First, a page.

4. In the appeal before us, Shri Satya Prakash, the learned departmental representative placed reliance on the order of the ITO. He referred to the decision of Honble Allahabad High Court in Sri Krishna v. CIT : 142ITR618(All) for the proposition that it is neither a rule of prudence nor a rule of law that the statements made in the affidavit which remains uncontroverted must invariably he accepted as true and reliable. Relying upon the well known observations of the Supreme Court in the case of CIT v. Durga Prasad More : 82ITR540(SC) , he submitted that the recitals in the affidavits were self-serving and that it was for the assessee to establish the truth thereof. Referring to the tests laid down by the Supreme Court in the case of Jaydayal Poddar v. Mst. Bibi Hazra : 2SCR90 , Shri Satya Prakash submitted that the transaction in question was a benami one. He relied upon another decision of the Supreme Court in the case of Union of India v. Mokesh Builders & Financiers Ltd.  UPTC 75 for the proposition that abstract considerations of onus are out of place and that the source whence consideration came and as to who actually enjoyed the benefits of the transfer were the real tests. He submitted that on the basis of these tests and in view of the want of evidence on the record, the inferences drawn by the ITO were supportable. On the other hand, Shri R. K. Gulati, the learned counsel for the assessee strongly supported the order of the learned AAC. He referred to the decision of the Honble Allahabad High Court in the case of L. Sheo Narain Lal, In re : 26ITR249(All) in which it was held that if a house stands in the name of the wife, the presumption is that she is the owner thereof and that it is for the person alleging that she is a mere benamidar for her husband to prove the allegations by direct or circumstantial evidence. Referring to the decision of Assam High Court in Tolaram Daga v. CIT , he pointed out that the mere fact that the party purchasing the house was the assessees wife did not ipso facto make the assessee come into the knowledge of the sources from which the money was got. He also submitted on the basis of decision of the Supreme Court in CIT v. Daulat Ram Rawatmull : 87ITR349(SC) that even if the explanation was to be rejected a finding could not be reached that the amount belonged to the assessee. Lastly, on the basis of the decision of the Honble Allahabad High Court in Prakash Narain v. CIT  UPTC 255, he submitted that the motive for benami purchase was an important criterion and in the absence of any suggestion of a motive, the transaction could not be held to be benami.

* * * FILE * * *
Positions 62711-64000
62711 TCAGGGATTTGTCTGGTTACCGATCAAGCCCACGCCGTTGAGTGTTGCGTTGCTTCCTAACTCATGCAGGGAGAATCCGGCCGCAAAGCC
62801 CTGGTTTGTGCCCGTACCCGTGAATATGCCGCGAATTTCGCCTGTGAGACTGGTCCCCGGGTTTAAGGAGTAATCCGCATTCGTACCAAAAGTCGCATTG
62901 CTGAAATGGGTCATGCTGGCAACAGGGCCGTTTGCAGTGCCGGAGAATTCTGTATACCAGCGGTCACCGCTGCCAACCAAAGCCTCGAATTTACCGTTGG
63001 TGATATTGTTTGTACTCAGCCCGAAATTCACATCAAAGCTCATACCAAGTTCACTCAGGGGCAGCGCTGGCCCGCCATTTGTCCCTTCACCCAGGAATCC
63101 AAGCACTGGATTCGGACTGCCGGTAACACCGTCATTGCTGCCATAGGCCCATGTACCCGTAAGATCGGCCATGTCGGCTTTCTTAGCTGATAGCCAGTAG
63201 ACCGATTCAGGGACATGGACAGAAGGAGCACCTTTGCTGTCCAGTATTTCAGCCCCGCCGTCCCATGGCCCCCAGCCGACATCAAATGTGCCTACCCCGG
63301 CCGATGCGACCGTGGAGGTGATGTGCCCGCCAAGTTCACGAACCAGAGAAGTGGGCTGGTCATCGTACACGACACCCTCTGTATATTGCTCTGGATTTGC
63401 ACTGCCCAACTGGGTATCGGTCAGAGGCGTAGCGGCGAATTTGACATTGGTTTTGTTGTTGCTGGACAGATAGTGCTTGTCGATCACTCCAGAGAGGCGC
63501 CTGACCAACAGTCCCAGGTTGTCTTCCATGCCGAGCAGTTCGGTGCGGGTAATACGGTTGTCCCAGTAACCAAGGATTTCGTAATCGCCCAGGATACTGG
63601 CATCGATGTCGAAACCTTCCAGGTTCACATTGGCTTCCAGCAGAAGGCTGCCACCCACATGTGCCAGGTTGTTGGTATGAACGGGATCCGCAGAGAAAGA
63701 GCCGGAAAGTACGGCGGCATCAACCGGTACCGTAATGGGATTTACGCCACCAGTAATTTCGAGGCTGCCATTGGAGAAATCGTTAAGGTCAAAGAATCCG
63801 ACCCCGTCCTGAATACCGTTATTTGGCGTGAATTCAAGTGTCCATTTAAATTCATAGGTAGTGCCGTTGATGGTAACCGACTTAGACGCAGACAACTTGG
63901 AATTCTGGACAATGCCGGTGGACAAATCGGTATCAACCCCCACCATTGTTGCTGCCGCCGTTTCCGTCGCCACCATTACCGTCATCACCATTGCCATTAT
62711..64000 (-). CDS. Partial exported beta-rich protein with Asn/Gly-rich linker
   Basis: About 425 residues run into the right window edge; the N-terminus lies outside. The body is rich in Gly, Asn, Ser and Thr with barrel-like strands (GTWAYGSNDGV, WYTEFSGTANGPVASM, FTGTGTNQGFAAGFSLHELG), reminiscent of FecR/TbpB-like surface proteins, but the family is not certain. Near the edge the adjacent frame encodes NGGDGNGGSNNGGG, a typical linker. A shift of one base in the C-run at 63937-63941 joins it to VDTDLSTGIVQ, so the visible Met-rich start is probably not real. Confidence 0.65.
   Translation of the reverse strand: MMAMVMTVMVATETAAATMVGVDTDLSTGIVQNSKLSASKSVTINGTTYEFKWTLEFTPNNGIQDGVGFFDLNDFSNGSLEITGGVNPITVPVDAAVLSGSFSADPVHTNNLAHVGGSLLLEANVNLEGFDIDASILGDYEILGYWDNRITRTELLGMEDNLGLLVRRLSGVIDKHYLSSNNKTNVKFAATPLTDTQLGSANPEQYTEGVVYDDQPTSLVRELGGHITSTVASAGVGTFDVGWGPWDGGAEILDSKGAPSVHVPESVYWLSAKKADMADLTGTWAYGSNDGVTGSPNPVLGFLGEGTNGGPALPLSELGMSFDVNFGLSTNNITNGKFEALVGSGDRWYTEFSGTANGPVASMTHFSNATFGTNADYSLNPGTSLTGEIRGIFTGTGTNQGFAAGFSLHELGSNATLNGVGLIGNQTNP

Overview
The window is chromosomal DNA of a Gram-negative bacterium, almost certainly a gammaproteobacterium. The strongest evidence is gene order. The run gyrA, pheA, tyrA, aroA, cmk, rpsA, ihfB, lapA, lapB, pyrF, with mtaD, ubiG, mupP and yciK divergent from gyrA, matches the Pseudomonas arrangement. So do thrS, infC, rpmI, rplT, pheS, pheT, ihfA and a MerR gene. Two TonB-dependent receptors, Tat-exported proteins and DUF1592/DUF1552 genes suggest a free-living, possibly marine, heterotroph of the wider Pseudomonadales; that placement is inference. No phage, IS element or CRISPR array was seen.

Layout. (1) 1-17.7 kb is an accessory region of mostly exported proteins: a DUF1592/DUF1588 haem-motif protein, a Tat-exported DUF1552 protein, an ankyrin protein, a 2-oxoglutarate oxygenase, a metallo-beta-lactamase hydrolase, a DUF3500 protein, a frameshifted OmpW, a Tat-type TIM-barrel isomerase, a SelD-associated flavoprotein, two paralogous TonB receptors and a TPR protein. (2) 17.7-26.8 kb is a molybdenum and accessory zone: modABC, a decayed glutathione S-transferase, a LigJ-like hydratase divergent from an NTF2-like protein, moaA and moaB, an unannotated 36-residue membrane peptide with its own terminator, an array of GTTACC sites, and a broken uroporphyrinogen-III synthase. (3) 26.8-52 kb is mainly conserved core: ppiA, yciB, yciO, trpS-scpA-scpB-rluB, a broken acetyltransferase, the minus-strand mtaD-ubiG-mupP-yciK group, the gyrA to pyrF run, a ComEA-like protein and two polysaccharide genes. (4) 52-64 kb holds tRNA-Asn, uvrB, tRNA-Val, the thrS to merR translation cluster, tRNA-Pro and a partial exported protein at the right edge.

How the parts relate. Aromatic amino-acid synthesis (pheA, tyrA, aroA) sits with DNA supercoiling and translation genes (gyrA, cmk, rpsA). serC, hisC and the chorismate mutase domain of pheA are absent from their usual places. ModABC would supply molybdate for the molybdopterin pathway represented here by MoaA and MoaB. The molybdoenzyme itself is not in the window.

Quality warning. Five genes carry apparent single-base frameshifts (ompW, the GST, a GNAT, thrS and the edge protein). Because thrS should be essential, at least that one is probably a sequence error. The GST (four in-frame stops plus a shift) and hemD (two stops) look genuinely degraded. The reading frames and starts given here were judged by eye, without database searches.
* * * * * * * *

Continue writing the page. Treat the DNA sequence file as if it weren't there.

5. We have considered the rival submissions as also the various decisions referred to above. The first point to be noticed is that the sale deed of the house property in question stands in the name of the assessees wife and the agreement dated 5-6-1978 executed with Gupta & Co. stands in her name. Thus, primarily the burden of proving that the apparent state of things was not the real state of things was on the party who says so namely the department. In other words, the department had to establish that the sale deed was obtained by the assessee in his wifes name benami even though the investment was actually made by him. This position would clearly follow on general principles and particularly because it was specifically so recognised by the Honble Allahabad High Court in the case of L. Sheo Narain Lal (supra) and no exception was held to be recognisable in the case of a husband and wife as in the present case. The Assam High Court also recognised the same proposition in the case of Tolaram Daga (supra) from the standpoint of section 106 of the Indian Evidence Act, 1872 which is to the effect that the burden of proving a fact is on one in whose special knowledge that fact is. The High Court held that the assessee cannot be presumed to have special knowledge of the sources from which his wife got the money. No doubt, when evidence has been led, the question of burden of proof loses its importance and we have only to see the source whence the investment was made. This is what the decision of the Supreme Court in the case of Mokesh Builders & Financiers Ltd. (supra) would come to with reference to the facts of the present case. No doubt, the question whether the transaction was benami requires to be examined in the light of the tests laid down by the Supreme Court in the case of Jaydayal Poddar (supra) and wherein the most important test laid down is as to who made the investment. The next point which requires to be notices, is that even if for the sake of argument the assessees wife failed to give a complete or satisfactory explanation of the sources of the investment, such a failure would not necessarily lead to the inference that the investments must have been made by the assessee. It is a different matter that in her own assessment it can be considered whether any addition can be made by way of unexplained investment. The decision of the Supreme Court in the case of Daulat Ram Rawatmull (supra) is relevant in this connection. Thus, the source or sources of investment have to be traced to the assessee and only such liability can be foisted on the assessee as is established to be ascribable to the assessee. Next, we come to the value to be attached to an affidavit on which no cross-examination is carried out by the ITO. The position which emerges from the decision of the Supreme Court in the case of Mehta Parikh & Co. (supra) and the decision of the Honble Allahabad High Court in the case of Sri Krishna (supra) is that such an affidavit can be relied upon as a good evidence of the facts deposed to therein unless the affidavit is self-contradictory or there is something intrinsic therein which discredits it or which renders it untrustworthy.